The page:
In her latest article for Professional Adviser, Claire Trott assesses the impact of rising pension ages and outlines what advisers should be communicating to clients affected by the next shift
We have all known for a long time that the normal minimum pension age is going to rise again in 2028 - this time to 57.
Back in 2014 when it was announced, it seemed so far away and so much has happened since then that some will have forgotten this proposed two-year jump in the age at which you will be able to access your private pensions. At the time it was also proposed that the age would remain 10 years ahead of state pension age.
The reason we haven't heard much about these changes over recent years is because it wasn't and still hasn't been put into legislation. Which means that the longer it was left the less likely some felt it would happen. The response to a written question in Parliament has confirmed that this is still the case.
Education, education, education
As we have seen with other changes made in the world of pensions, it isn't always that easy to ensure that those who are impacted are correctly informed.
Take, for example, the issue with the increase in the state pension age of certain women. Many of them argue that they weren't directly contacted and informed of what was going on. This change is much the same, and if you are engaged with your retirement planning and/or have a financial adviser it will already be part of your long-term plan, as would any changes to the state pension age. But if you are not, then this could easily pass you by unless you are an avid reader of the financial press.
I do not believe that we will be blindly walking into as the same situation as when the changes to state pension age were made, mainly because for many people retiring at the age of 55 was simply never an option in the first place. However, industry experts should do all we can to ensure that the facts are out there, and they are understood.
Planning opportunities and issues
This isn't the first time we have seen a change in the normal minimum pension age. The last time we saw this was 2010 when the age at which you could access benefits was increased from 50 to 55.
This caused a rush for some to access their pensions, or at least their pension commencement lump sum if they were between 50 and 55. In many cases, it wasn't really necessary and was driven of out fear that they might need it in the intervening years. Drawing out what could be a significant sum, bringing it into your estate as well as taking it out of a tax-privileged environment, just in case, could easily be avoided with a little preplanning.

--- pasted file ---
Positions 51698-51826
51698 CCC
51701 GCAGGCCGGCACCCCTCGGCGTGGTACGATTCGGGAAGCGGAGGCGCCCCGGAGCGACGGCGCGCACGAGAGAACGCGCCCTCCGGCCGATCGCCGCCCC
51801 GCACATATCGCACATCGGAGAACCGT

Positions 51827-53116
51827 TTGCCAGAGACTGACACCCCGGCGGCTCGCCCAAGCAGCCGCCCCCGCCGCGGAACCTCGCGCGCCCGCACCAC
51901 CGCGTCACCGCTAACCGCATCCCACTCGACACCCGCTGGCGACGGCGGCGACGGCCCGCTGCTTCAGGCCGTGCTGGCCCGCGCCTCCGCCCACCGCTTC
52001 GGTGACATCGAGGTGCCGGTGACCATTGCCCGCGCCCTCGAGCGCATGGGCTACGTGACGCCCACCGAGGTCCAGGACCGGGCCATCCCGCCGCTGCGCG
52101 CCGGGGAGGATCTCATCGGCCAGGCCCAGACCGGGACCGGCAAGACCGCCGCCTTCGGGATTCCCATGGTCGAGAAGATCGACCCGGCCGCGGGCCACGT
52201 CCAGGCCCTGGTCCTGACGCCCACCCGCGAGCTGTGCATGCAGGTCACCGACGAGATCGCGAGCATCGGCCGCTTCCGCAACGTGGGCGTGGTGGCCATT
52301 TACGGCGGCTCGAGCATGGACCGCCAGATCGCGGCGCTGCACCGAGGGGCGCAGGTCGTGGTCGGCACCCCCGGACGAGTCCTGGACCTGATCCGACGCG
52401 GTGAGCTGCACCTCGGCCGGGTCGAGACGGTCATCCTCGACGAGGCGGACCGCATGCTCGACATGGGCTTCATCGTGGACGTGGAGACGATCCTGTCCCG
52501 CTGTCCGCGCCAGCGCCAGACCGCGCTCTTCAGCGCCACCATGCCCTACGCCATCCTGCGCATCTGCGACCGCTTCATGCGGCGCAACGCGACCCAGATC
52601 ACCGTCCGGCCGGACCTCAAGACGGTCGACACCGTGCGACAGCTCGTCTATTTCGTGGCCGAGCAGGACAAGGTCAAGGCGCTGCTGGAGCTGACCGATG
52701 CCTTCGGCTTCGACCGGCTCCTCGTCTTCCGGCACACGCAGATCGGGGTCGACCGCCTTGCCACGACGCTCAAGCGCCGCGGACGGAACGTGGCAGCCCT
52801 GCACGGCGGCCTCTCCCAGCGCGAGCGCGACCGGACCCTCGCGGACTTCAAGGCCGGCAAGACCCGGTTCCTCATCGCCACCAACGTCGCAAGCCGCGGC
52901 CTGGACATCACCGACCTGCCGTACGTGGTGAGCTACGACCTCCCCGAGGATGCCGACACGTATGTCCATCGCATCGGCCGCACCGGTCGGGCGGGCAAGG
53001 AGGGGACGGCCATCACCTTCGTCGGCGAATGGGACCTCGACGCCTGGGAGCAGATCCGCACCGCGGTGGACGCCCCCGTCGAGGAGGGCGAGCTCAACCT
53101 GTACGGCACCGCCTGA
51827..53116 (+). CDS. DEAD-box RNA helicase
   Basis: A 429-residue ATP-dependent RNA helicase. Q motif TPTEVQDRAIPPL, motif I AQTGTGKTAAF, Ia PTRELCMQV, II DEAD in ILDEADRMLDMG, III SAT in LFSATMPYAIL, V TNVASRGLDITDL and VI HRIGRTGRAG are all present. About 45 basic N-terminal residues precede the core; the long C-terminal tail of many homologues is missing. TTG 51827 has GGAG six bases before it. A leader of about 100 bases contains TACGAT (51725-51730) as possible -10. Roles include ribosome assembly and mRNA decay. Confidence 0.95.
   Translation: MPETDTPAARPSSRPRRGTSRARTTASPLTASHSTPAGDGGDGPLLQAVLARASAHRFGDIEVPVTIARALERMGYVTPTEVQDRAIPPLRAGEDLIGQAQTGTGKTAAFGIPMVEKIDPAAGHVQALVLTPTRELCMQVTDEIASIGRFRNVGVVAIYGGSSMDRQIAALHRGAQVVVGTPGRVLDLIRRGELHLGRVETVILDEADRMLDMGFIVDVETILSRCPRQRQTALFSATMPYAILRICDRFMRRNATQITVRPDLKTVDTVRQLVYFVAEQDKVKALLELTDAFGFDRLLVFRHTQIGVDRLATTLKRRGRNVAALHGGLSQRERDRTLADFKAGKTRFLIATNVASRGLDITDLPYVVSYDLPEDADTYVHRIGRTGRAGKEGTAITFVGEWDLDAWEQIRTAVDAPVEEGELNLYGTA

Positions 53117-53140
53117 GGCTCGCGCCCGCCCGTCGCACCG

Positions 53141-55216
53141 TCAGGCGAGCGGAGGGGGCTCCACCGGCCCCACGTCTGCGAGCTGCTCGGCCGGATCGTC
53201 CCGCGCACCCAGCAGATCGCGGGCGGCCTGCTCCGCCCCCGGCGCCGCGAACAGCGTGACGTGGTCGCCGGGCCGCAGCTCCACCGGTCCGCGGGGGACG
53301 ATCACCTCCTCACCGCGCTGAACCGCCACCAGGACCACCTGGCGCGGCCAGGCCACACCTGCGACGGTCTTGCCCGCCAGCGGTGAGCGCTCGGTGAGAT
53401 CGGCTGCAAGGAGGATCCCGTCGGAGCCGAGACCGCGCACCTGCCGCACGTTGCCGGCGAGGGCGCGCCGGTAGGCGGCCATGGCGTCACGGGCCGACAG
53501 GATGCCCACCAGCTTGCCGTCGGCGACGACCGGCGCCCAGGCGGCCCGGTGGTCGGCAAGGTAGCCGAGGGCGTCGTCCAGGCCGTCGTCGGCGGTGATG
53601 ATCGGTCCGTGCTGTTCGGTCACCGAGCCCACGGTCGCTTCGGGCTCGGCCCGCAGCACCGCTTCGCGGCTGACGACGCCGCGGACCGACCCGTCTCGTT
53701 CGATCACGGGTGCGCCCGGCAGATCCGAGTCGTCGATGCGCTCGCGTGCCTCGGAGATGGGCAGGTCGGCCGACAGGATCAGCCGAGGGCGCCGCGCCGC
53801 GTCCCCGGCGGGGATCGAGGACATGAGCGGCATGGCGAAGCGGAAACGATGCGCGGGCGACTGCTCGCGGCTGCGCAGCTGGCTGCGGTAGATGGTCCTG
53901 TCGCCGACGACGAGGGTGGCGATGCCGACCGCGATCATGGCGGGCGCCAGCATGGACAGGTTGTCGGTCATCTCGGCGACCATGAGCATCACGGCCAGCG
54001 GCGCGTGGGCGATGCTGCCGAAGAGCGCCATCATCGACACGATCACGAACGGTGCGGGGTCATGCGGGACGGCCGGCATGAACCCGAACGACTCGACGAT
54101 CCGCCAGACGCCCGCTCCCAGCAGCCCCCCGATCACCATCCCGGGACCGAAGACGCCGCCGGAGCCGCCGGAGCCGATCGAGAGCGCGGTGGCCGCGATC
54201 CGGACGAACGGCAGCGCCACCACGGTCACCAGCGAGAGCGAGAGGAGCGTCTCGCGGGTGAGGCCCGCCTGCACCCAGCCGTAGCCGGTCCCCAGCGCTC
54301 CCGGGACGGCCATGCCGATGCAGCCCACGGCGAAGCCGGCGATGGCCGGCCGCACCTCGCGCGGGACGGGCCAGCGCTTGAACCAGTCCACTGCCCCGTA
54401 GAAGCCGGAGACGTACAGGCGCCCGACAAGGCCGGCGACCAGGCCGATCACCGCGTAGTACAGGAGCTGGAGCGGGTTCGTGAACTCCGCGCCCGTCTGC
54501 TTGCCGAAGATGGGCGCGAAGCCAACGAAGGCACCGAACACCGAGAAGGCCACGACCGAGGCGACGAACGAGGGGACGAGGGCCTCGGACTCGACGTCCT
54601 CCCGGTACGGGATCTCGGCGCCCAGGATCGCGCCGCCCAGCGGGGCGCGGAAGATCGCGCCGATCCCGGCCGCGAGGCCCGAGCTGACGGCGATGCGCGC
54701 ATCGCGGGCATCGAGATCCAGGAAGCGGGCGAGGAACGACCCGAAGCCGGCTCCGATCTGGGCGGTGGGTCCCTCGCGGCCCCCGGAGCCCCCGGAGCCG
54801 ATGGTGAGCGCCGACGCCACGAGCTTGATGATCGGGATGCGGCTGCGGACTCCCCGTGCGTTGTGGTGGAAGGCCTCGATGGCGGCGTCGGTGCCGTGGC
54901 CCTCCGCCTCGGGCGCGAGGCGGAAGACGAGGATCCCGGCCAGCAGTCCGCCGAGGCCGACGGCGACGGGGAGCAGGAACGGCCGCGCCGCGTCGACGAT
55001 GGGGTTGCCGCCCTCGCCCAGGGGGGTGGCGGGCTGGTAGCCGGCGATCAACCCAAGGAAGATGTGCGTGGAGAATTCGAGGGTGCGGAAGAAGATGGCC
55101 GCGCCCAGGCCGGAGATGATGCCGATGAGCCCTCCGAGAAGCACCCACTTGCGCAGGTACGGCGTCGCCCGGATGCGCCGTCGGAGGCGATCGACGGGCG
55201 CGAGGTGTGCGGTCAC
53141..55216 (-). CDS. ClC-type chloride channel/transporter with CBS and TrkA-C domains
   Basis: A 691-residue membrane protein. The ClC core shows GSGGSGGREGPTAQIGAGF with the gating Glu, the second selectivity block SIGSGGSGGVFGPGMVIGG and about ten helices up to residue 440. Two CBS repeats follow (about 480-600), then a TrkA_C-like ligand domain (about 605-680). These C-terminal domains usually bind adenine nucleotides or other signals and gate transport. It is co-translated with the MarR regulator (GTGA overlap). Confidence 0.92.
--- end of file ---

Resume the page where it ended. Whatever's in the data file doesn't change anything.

This time the change isn't five but two years so fewer people should be caught and therefore this rush could possibly be avoided.
Age 75 issues
Age 75 is another big milestone in a pension timeline. After the age of 75, you can't make personal contributions, the taxation of money purchase pension death benefits changes dramatically, and the funds will all be tested or retested against the lifetime allowance.
Originally this was a 25-year period from when you could access your funds to when you were effectively forced into accessing them, which was then reduced to 20 years in 2010. Although the restrictions on how you can access your funds and when you can access them have been eased, there are still plenty of schemes that will force you to take benefits at age 75, so this cut off still stands.
We have seen no move to change this date, even though the reasoning for moving the normal minimum pension age was with regards to working longer and increased longevity. Both those arguments could be shown to apply to the age 75 rules we have to deal with.
It is clear that we will all be working and waiting longer to access our pensions, but retirement is more than just that one (or more) pension pot. Taking benefits from the right assets at the right time can be significantly more important than just having the biggest pension pot when you want to stop work.
Pensions are inheritance tax-friendly as so are unlikely to be the first asset you dip into even if you are in the lucky position to retire at a reasonable age. Planning and diversifying are key to a great retirement.
Claire Trott is head of pensions strategy at St. James's Place Group
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